Whether you call it the next wave of neo-Brandeisian ideology or the codification of “big is bad,” you might have noticed that antitrust enforcement has recently taken on a disproportionate focus on size and a bias against mergers and acquisitions. Since market concentration is vulnerable to manipulation through market definitions, enforcers shouldn’t let size distract from the potential acquisitions have to benefit consumers.
Following Microsoft’s proposed acquisition of the gaming company Activision Blizzard, the Federal Trade Commission (FTC) filed a complaint. The crux of the FTC’s argument relies on the intersection of gaming consoles and a certain category of gaming companies known as AAA. These companies have ample resources to invest in high-quality game development. Examples include the popular titles of Assassin’s Creed, Call of Duty and Halo.
While Microsoft has acquired game companies before, the FTC’s concern is that by acquiring Activision Blizzard, which owns popular franchise games like Call of Duty, the company will be able to use games to lure consumers to its console and streaming services.
To aid its case, the FTC relies on an extremely narrow market definition. The proposed relevant markets include subscriptions and cloud-based services, but most perplexing is the proposal to limit the relevant gaming consoles to two. Those consoles are Microsoft’s Xbox series X|S and Sony’s PlayStation5.
Limiting the analysis to two console makers ignores other gaming consoles, PCs, tablets and phones that can all host games. However, even with this definition, it’s difficult to argue that Microsoft can dominate the console marketplace relative to those two companies.
According to a forecast from the gaming market analysis company DFC Intelligence, Microsoft has less than half the video game console software market share of Sony, and trails Nintendo, which the FTC excluded. This position is not expected to drastically change. Even with favorable projections, DFC Intelligence still shows Microsoft trailing both companies in 2026.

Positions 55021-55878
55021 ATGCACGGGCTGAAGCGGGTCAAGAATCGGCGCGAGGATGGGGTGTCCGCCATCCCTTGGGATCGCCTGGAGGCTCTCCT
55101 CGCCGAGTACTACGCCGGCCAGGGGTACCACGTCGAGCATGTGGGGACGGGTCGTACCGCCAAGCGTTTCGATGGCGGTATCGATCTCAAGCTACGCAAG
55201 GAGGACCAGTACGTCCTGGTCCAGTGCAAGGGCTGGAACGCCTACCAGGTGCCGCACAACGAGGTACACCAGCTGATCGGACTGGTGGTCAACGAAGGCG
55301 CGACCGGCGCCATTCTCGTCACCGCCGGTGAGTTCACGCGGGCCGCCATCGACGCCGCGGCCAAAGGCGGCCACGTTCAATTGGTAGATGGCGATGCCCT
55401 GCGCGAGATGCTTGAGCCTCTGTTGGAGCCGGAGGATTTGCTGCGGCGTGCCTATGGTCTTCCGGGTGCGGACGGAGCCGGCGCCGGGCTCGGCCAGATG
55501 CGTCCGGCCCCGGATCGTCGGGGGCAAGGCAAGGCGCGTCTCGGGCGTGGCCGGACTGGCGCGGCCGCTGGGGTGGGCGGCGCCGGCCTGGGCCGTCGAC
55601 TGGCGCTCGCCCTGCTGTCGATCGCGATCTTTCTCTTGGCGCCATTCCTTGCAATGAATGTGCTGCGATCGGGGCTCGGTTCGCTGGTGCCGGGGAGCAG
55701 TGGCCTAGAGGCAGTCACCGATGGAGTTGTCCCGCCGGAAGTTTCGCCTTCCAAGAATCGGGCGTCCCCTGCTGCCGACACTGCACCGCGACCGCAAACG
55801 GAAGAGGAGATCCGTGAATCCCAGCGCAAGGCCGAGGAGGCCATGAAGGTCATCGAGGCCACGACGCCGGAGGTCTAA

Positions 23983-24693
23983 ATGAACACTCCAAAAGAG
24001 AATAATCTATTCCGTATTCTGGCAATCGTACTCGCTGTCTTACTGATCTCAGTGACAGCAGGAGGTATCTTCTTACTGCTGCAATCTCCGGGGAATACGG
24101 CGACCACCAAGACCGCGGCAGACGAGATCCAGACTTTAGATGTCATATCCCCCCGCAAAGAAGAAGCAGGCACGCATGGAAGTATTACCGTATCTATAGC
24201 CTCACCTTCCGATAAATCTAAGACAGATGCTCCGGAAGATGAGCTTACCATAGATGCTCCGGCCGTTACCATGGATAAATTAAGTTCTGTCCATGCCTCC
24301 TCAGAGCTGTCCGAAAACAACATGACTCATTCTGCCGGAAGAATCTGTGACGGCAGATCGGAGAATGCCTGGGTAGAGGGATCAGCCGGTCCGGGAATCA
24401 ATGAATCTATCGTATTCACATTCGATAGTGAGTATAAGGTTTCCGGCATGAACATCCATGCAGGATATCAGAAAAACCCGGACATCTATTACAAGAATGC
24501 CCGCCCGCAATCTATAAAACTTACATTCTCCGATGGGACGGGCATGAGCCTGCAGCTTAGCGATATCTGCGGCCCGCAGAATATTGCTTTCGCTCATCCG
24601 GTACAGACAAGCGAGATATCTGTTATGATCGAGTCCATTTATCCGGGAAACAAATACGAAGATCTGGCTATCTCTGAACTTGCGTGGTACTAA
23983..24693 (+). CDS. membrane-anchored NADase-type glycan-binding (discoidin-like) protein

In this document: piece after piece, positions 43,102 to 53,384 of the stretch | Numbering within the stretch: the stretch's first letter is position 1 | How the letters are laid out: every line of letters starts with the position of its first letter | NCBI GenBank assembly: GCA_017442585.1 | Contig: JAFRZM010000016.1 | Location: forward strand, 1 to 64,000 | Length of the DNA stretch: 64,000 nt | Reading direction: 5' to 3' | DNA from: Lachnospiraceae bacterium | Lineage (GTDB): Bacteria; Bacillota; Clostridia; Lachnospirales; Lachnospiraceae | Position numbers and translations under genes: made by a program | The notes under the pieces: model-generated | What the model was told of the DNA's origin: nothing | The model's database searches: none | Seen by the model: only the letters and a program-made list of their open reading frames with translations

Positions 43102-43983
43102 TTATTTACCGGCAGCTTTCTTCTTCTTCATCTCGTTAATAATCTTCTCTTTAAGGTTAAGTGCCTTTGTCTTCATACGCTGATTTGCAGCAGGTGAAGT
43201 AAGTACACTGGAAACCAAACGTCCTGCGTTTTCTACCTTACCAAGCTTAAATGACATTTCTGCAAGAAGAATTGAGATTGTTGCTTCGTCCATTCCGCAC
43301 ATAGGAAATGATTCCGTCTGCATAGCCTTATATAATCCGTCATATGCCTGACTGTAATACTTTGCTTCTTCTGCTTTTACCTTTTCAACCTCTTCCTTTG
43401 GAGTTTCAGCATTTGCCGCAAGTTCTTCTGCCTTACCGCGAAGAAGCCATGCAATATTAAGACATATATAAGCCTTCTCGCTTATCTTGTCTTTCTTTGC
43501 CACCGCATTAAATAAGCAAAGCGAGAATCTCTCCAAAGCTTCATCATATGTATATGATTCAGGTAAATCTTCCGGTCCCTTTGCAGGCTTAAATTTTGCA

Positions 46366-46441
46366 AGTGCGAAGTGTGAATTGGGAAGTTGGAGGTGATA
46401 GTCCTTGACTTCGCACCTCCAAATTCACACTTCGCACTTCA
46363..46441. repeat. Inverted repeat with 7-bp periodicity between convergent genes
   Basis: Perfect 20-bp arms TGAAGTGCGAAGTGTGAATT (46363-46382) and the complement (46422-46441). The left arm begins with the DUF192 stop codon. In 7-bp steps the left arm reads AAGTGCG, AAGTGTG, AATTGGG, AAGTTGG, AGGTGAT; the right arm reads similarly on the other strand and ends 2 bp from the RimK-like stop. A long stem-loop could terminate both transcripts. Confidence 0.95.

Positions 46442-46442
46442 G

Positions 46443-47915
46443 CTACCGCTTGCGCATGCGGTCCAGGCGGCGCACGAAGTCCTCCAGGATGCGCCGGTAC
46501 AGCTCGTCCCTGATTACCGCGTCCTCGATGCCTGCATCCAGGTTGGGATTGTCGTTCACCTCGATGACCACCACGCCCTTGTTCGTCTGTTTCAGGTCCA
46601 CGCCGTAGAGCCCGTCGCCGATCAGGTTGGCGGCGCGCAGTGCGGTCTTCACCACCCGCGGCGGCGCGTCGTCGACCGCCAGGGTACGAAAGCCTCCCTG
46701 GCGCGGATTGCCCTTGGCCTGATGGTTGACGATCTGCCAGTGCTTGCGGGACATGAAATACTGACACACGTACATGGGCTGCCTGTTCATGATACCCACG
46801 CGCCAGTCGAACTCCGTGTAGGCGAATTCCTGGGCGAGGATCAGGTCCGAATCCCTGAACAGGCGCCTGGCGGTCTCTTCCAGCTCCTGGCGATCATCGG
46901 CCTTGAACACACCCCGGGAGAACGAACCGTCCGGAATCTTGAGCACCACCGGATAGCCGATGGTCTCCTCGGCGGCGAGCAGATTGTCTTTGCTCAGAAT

The FTC’s complaint includes online gaming and subscription memberships as separate markets, but these systems are interconnected. According to polling from Morning Consult, the most popular platforms for video games were mobile phones, even among avid gamers, and consoles were usually the next preferred choice except for adults 65 and older. PCs were also popular among avid gamers, with 42 percent reporting use of online PC gaming and 26 percent reporting offline PC gaming. Platforms for video games are largely interchangeable, as players make use of a variety of sources.
Limiting a market to two gaming consoles doesn’t exactly reflect reality for video game players, but defining markets always involves some degree of subjectivity. This isn’t the first time the FTC has narrowly defined markets. In its complaints against Meta and its proposed acquisition of Within Unlimited, the FTC suggested one of the relevant markets was “virtual reality-dedicated fitness apps.” The court ultimately accepted the market definition, despite its narrowness.
This subjectivity and potential for narrow market definitions reveal why tools like the Consumer Welfare Standard (CWS) are important in antitrust enforcement. The CWS guides enforcement to focus on the impact on the consumer, usually in the form of prices, quality and output, rather than subjective indicators. This lens is less susceptible to variations in market definitions so long as the result will benefit the consumer.
While the FTC fears that Microsoft will use Activision Blizzard’s titles to bolster its online content library, that could be a win for consumers. Streaming access has been the trend for multiple forms of entertainment and it looks like gaming could be next. As polling has already established, gamers use multiple devices to access their games, and streaming or cloud content libraries could ease the transition between devices for consumers. While limiting access to popular games could harm some consumers, Microsoft has already finalized two 10-year agreements to bring Call of Duty to Nintendo platforms and to bring Xbox titles to the cloud gaming service GeForce NOW.
Rather than punish size, as some current efforts at antitrust enforcement aim to do, the CWS promotes competition and success so long as it benefits consumers. Bias against mergers and acquisitions shouldn’t get in the way of consumer gains.